Exercise programmes

Any calories you take in that are not burned up during activity are stored in the form of fat. In order to lose this weight your body has to burn more calories than you take in. Reading the eating plan pages will show you how to reduce your calorie intake, but in order to optimise your weight loss after surgery, you need to also burn up more calories by increasing your exercise. And whilst exercise won’t work miracles on saggy skin, it will tone up your muscles and improve your posture which may have been quite slumped with all the extra weight your frame has had to support.

Exercise also confers benefits of mental wellbeing and enables you to take some personal time out of your daily routine to concentrate on yourself which can help reduce stress and anxiety.

This does not mean you need to rush out and join a gym and immediately after you have your surgery, you need to start exercising very gently sthat you do not damage your joints and muscles. However, as your excess weight comes off, physical exercise will become easier and you will also have a lot more energy and natural desire to be active. You ultimate aim should be to take at least 30 minutes' exercise per day. But start in small steps and set short term goals for yourself — 10 minutes of active housework each day is a good place to start!

To get the best benefit from exercise, it is important that you choose activities you like and which you will enjoy doing (swimming, walking, cycling etc.). Start slowly and gradually increase the pace of the exercise and the duration you are doing it — a good guide of determine if you are doing it at the right pace is that the exercise should make you feel warm and breathing more heavily, but still able to hold a conversation with someone!

For those who are not used to taking much exercise, walking is the best exercise of all and you may find it useful to purchase a pedometer or stepometer, which measures the distance you walk each day. The aim is to walk at least 10,000 steps per day, which for an average person’s pace, equates to five miles distance. The advantage of a pedometer is that it gives you instant feedback on your progress through the day so if by lunchtime you are below your target, you can go out for a walk during your break. Start with you own baseline, then increase your walking target by just 10% per week and you will soon be doing the 10,000 steps.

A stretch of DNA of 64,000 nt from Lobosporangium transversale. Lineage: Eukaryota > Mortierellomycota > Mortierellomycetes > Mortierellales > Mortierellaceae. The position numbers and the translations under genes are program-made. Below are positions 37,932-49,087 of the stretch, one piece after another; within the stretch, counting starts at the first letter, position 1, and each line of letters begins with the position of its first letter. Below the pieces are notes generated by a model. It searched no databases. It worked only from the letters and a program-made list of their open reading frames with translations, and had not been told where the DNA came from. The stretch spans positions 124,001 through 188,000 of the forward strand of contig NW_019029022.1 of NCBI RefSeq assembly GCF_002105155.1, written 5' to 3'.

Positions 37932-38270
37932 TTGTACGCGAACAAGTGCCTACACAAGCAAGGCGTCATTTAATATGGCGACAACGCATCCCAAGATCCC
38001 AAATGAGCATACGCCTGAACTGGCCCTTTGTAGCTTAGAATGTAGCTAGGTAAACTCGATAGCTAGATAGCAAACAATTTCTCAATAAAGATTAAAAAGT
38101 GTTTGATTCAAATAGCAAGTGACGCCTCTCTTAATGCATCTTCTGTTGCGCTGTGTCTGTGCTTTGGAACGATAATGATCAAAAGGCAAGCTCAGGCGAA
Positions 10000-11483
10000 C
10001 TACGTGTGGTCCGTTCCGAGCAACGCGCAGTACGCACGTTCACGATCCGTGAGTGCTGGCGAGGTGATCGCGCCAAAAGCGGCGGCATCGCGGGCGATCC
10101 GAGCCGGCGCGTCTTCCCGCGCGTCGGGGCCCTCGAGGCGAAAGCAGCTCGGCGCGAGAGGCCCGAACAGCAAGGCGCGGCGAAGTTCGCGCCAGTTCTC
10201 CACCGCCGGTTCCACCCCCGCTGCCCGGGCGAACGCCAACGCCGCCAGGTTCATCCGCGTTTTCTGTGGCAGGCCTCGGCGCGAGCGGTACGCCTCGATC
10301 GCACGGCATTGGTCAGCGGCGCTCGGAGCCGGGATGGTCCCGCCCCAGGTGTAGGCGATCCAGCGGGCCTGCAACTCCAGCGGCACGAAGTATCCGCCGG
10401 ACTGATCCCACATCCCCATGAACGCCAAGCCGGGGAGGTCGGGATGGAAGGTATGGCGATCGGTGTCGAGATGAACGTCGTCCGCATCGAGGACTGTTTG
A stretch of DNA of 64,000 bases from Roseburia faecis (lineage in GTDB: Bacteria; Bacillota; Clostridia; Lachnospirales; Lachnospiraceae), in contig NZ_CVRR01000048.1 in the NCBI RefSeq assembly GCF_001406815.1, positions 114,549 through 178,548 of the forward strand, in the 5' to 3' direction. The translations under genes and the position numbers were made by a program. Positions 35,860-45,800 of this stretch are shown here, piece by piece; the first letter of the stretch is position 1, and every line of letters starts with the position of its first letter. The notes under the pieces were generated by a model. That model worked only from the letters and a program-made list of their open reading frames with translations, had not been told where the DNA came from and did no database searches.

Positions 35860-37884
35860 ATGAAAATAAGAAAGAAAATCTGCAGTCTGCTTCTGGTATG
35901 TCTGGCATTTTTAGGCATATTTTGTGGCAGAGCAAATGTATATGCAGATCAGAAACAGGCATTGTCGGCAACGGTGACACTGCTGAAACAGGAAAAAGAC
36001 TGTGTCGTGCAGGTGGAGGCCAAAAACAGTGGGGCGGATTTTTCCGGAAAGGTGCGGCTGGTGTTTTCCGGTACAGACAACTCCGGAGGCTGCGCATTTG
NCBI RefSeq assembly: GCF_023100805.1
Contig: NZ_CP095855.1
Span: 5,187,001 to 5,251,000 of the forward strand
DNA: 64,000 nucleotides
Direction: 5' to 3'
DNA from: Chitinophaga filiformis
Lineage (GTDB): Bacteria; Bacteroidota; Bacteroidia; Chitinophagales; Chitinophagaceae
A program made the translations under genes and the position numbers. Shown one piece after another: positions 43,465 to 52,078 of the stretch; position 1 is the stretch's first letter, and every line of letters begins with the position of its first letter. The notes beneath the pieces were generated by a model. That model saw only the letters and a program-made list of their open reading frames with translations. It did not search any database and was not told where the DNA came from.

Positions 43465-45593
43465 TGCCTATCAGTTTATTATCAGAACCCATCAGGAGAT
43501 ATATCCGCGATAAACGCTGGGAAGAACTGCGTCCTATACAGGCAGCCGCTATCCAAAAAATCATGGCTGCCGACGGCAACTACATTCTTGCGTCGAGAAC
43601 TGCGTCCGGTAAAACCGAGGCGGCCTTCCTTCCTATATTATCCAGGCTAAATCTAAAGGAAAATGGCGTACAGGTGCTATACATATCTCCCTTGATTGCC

There are lots of little ways you can increase the amount of activity you take in the normal routine of your day. For example:

  • When you only have a short distance to go, try walking or cycling rather than using the car.
  • Get off the bus one stop before your destination and walk the rest.
  • Do not use remote control for your TV, music system, etc. (take the batteries out if needs be!) — get up out of your chair to do it instead.
  • Get yourself a dog or offer to take a neighbours dog for a walk each day
  • Use the stairs rather than using the lift or escalator.
  • Walk to the shop for you newspaper or milk rather than having it delivered.
  • Don’t stockpile things at the bottom of the stairs to take up with you in the evening, gup and down the stairs in your home as often as possible during the day
  • Get a Swiss ball (also called a ‘Fitball’) and sit on it when you use the telephone — keeping your balance will help to tone your bottom, tummy and thigh muscles!

Aerobic exercises will also help to tone your muscles and help reduce the amount of flabby skin you will have as you lose weight. There are lots of good exercise videos and an increasing number of classes designed specifically for people who are heavy or who have had surgery — enquire at your local fitness centre or gym. Your doctor may alsbe able to refer you to your local gym for an exercise class or tailor–made programme.

Find the time of day that best suits your lifestyle as this will also help you stick to your programme. You will soon start to find excuses to avoid a planned 7.00am walk if you are simply not a morning person. Be wise about exercising — modify your programme if you are tired, injured, unwell or during extreme weather conditions.

Physical exercise is good for both body and soul. Your joints become firmer and more flexible, your muscles become stronger, your lungs are better able to take in oxygen, your circulation is stimulated and your digestive system works better. Physical exercise strengthens your bones and delays the ageing process. It stimulates a feeling of wellbeing, you will feel less tired and weak, less stressed, more alert and you will have a sense of being in control of things. This in itself will motivate you to keep going with your new lifestyle!